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Reading Motivation

Updated: Nov 4, 2019

During the months of June and July, especially July, I will be working on sharing what I know about this topic that generates the most questions from parents and teachers: motivating unmotivated readers. I asked a group of momma's from all walks of life, for questions they had about reading, writing, or curriculum. This topic generated the most! What I did was categorized each question into different groups:

  • Reading Motivation

  • Reading Readiness

  • Assessment

  • Curriculum

  • Reading Levels

  • Letter Reversals

  • Sight Words

  • Word Identification

  • The Reciprocal Relationship between Reading and Writing

  • Fluency

  • Comprehension

  • Phonics

  • And because there were random

I took this list and set aside a month per topic. The only reason this particular topic is getting June AND July is because we are working on closing our home and moving during the month of June. We've already experience one major hiccup, but if all goes well we should be closing in twenty-three days! Which feels a bit insane. With that background of our current life situation I figured this was the best set up.

Back to the topic of reading motivation: I wish I could say this is a "pop the pill" problem, but the answer depends largely on your reader, their age, their interests and their own personal "why" story. What I mean by that is this: most readers who do not want to read, have a pretty big reason why. Sometimes the answer may be laziness, but in my experience, most readers who have not picked up a book, but can with little effort, will read again with the right push, support, and incentives. However, readers who do not pick up a book and refuse to read it time and time again - this only becomes more and more difficult over time because they are struggling somewhere. I can typically pin-point that problem when I interview the parents and the student and then provide a personalized plan based on that "why" story. I have a few examples of what I mean by that and I'll share one....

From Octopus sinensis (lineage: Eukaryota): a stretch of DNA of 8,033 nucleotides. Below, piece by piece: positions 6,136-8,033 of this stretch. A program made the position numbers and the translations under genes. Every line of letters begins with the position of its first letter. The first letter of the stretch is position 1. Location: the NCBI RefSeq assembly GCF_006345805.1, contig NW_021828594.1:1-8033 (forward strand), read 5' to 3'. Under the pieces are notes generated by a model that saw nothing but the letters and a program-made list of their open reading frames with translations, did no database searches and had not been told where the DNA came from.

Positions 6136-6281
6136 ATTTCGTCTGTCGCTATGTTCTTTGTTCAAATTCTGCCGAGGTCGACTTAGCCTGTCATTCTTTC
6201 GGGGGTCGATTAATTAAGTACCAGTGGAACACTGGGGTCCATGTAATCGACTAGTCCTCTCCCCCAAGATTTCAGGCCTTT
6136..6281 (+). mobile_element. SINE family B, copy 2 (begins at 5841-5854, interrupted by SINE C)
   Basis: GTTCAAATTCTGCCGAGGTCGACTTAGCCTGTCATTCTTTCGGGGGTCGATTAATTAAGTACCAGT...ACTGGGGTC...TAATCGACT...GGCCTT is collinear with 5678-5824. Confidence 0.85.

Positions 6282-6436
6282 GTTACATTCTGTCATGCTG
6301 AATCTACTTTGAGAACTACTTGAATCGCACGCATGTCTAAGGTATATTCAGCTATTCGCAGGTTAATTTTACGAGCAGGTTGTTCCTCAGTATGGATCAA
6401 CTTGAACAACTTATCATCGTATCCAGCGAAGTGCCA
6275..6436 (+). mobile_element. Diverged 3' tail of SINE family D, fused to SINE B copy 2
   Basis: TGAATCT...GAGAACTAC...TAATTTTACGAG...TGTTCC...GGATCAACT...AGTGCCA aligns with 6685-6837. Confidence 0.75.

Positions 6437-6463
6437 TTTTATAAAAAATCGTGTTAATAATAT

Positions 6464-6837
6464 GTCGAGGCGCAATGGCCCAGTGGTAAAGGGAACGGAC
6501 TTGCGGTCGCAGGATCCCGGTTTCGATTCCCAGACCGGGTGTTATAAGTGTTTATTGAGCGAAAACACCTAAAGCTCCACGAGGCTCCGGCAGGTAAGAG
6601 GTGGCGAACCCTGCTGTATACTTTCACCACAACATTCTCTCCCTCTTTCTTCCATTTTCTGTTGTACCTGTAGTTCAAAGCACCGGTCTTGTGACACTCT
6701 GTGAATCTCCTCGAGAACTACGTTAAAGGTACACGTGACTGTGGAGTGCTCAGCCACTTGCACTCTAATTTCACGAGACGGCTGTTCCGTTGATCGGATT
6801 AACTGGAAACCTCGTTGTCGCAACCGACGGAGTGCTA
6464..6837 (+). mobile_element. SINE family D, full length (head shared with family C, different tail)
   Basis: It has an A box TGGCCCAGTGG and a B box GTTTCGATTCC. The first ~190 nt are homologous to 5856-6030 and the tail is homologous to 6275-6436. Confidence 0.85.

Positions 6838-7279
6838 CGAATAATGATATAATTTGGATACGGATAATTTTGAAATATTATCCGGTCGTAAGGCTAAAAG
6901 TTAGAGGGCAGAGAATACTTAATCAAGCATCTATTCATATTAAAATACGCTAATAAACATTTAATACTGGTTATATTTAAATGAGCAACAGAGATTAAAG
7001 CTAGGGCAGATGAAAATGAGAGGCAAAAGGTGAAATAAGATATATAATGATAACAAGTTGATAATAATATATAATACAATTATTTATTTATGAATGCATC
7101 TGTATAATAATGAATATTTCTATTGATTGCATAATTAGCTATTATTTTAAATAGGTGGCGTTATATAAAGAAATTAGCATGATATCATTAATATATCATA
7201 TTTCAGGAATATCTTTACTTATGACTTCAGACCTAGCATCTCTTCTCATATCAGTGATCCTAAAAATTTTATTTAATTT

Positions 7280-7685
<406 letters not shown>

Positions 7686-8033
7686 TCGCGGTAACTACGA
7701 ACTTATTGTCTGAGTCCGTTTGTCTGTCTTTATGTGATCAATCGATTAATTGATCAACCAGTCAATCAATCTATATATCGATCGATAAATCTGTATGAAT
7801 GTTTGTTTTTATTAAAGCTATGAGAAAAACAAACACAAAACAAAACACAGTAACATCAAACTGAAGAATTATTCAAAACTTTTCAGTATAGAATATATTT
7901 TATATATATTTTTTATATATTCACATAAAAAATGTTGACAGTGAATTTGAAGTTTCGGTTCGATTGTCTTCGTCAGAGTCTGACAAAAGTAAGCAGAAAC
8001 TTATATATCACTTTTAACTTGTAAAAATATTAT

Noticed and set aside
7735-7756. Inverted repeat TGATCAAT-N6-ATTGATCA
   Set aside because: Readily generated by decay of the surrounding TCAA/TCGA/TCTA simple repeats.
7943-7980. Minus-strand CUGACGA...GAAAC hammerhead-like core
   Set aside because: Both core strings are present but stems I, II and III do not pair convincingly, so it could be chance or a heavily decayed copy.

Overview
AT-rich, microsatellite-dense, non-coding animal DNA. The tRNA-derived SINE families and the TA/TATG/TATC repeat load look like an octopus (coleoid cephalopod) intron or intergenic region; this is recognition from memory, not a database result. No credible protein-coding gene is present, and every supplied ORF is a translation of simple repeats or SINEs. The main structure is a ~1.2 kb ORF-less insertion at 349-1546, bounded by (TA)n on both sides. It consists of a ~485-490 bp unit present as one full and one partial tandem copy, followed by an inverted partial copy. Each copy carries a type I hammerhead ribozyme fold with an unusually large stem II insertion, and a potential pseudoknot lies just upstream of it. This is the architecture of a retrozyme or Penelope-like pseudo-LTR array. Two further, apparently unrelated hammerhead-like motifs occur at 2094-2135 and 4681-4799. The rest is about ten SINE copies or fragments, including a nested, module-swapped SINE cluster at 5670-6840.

Example of the "Why" Stories

Reading motivation was my #1 challenge as a junior high reading teacher because a high percentage of my students were coming to me reading at or below the 4th grade reading level (that percentage was over 60%). When I began to dive into why they weren't reading, it was because most of those student had spent the last six years struggling in the classroom. No wonder! The other thing I had to consider was their home life. I worked in a Title One school, which meant that many of those same students lived in poverty. I could spend yearS talking about this topic, but for the sake of time let's dive into the next issue that was my most challenging: personal diagnosis. Some students struggled with fluency, others word identification issues, most had a weak understanding of decoding, and the list of personal "why's" began to overwhelm me. What the majority of these students needed was a one-on-one personalized plan for 16-20 weeks where I could get them where they needed to be. Unfortunately, in a public school setting with 120 students total and an administration who hit a road block every time we discussed scheduling, this was nearly impossible. So I had to work with the masses.

Here's What I did:

I found a grant that would support my research for rewards and got it! I created a dollar system for each book, magazine, etc. that was read. Whatever students read meant they could earn "money" to purchase another reading item at this reading store (I had Kindles, popular book series, magazines, magazine subscriptions, comics, etc. anything that would encourage a junior high student to read more). It went off so well that I began to see unmotivated readers, reading.

But it didn't work for everyone.

My only problem was that I was still struggling to target those super low readers (what I mean by that is 7th and 8th graders reading between the 1st and 3rd grade). The reason they were reading at that level is because they needed specific reading instruction tailored to their specific and unique diagnosis.

Here's my specific example: One student did not visualize while he read. No wonder the words were boring for him! So we worked and worked and worked on this until one day he slapped his book on the table during personal reading time, jumped out of his seat and yelled, "MRS. LOWERY! I SAW THE DOG PUKE!" and everyone in the class began cheering for him. I could have cried right in that moment. I'll never, ever forget it. We had this huge celebration because he overcame his personal struggle. I have many stories like this, unfortunately I have failed stories as well because I was unable to give them the one-on-one pointed personalized education they so desperately needed.

BUT my point is, I know how to help, which is why this business began. Every struggle is different and unique because we are different and unique. The challenge that I love to uncover is the how. How am I going to reach this kid? Unpacking their "why" is the beginning of the end, making all those hours of work completely worth every painful second. I've probably cried a hundred tears of frustration and joy, but I love what I do and I cannot wait to talk to you about it.

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